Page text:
Mike Mills, who also wrote the script, reportedly based Dororthea on his own remarkable mother. As played by Annette Bening, she is a complex, caring mother, one of the most interesting screen mothers to be seen outside a Susan Sarandon movie. She plans ahead in regard to shaping her son into a good man, and yet can be impulsive. When, at the beginning of the film, her car catches on fire, she invites the firemen who rushed to the scene to come to her birthday party that night. That they do show up is a tribute to her earnest persuasiveness, also evident in Julie and Abbie’s agreeing to help in her son-raising project. That she is successful we see later when Jamie himself says, “I want to be a good man.”

One of my disappointments with this year’s Oscar nominations is that this film, and Annette Bening in particular, was passed over. Some of the promiscuous sex of some of the characters might be unsettling to some viewers, but do not let this cause you to make the same mistake as the Academy and ignore it. Some of Dorothea’s observations are worth remembering, such as, “Whatever you imagine your life is going to be like, know your life is not going to be anything like that.” Or her comment that the people who help you might not be the people you thought or want, but the people who show up.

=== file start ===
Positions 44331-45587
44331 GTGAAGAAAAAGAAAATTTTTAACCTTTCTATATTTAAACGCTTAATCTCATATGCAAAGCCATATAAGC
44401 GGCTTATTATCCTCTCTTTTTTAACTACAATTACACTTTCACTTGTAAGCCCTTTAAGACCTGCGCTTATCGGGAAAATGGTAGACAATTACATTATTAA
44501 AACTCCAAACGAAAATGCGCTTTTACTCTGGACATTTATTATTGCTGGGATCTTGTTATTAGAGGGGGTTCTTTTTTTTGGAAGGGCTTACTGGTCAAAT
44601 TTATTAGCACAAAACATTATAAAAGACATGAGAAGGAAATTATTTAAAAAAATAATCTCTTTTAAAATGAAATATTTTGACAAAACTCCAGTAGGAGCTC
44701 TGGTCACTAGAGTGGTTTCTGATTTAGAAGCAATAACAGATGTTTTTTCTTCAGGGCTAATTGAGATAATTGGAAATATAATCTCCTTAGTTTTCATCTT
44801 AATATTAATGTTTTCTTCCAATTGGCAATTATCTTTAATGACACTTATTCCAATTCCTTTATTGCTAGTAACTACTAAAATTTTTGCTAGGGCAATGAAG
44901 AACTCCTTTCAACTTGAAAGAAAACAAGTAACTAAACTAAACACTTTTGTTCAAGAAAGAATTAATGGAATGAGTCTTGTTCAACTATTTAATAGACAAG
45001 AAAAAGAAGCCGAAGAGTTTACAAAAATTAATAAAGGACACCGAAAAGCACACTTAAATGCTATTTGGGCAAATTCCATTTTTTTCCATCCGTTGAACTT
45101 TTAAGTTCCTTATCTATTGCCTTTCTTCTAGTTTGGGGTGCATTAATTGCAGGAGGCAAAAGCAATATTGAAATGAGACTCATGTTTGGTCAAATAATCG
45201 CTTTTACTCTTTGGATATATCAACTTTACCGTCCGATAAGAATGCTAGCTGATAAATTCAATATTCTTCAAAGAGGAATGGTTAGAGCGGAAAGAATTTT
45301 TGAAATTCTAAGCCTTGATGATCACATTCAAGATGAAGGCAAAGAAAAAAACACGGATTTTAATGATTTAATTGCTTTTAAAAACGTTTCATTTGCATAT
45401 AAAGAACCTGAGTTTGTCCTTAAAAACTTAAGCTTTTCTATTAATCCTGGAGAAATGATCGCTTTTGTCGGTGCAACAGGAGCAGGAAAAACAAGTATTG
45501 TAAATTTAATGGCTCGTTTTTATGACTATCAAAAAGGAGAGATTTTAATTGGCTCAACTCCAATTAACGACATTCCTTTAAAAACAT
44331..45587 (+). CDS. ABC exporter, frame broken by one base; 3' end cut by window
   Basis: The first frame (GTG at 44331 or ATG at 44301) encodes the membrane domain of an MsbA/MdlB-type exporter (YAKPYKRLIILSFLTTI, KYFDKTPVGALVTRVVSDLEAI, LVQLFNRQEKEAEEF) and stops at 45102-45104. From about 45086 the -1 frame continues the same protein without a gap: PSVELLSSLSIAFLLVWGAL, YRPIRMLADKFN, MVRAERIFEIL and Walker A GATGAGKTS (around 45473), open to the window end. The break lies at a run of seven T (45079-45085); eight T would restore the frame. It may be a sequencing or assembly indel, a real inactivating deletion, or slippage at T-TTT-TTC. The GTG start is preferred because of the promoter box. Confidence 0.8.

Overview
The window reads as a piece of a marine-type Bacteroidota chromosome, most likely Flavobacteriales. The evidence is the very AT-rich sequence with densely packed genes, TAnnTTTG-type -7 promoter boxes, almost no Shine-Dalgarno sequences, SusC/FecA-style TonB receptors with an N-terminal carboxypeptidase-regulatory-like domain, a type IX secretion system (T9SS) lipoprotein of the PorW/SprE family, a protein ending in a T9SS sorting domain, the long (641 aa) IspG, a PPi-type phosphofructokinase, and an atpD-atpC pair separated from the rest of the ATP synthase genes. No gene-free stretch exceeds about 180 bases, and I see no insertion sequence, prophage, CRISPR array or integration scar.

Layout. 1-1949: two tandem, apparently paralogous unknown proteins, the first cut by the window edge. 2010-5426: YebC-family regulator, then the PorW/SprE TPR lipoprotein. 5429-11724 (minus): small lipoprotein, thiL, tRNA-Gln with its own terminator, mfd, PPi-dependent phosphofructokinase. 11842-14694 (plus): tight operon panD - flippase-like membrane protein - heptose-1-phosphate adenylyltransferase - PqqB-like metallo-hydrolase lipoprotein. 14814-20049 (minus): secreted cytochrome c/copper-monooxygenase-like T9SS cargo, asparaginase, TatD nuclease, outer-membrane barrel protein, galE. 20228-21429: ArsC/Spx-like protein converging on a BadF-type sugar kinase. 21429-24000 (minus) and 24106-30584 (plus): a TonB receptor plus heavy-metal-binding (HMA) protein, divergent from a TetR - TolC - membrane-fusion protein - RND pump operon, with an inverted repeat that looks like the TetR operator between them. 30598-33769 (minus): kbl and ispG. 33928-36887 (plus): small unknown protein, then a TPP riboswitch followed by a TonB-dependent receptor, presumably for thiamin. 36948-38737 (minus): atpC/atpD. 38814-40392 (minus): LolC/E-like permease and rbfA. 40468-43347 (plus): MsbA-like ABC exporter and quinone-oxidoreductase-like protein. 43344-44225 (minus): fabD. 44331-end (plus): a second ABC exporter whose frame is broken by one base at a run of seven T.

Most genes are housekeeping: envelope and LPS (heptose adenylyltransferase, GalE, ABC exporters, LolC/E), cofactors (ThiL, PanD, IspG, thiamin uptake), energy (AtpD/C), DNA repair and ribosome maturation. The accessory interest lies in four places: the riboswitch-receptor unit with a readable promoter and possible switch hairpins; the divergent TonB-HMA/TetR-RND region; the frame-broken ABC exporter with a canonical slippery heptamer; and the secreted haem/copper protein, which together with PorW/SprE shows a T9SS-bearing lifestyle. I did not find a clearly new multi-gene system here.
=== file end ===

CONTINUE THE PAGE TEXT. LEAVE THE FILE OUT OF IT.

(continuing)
There are so many insightful scenes and subplots that I have been able to describe just a few in this review. The flashbacks are told in voice-over by Jamie mainly, with the women also contributing. They speak not only of their past, but even look ahead to the future as if they had traveled in a time machine, revealing the fate of each one at the end of the century.

With the skillful insertion of newsreels, archival photos, and such activities as the women’s smoking, Jamie participating in the new skate board craze, and a great deal of references to feminist literature and Judy Blume, the film reflects well the time between the raucous Sixties and the soon-to-come Reagan era. All the characters are well delineated, even William, who no father figure or role model for Jamie, is an interesting carry-over from the Hippy era. This is one of the most original coming of age films you are likely to see this year.

This review with a set of questions will be in the Feb. 2017 issue of VP.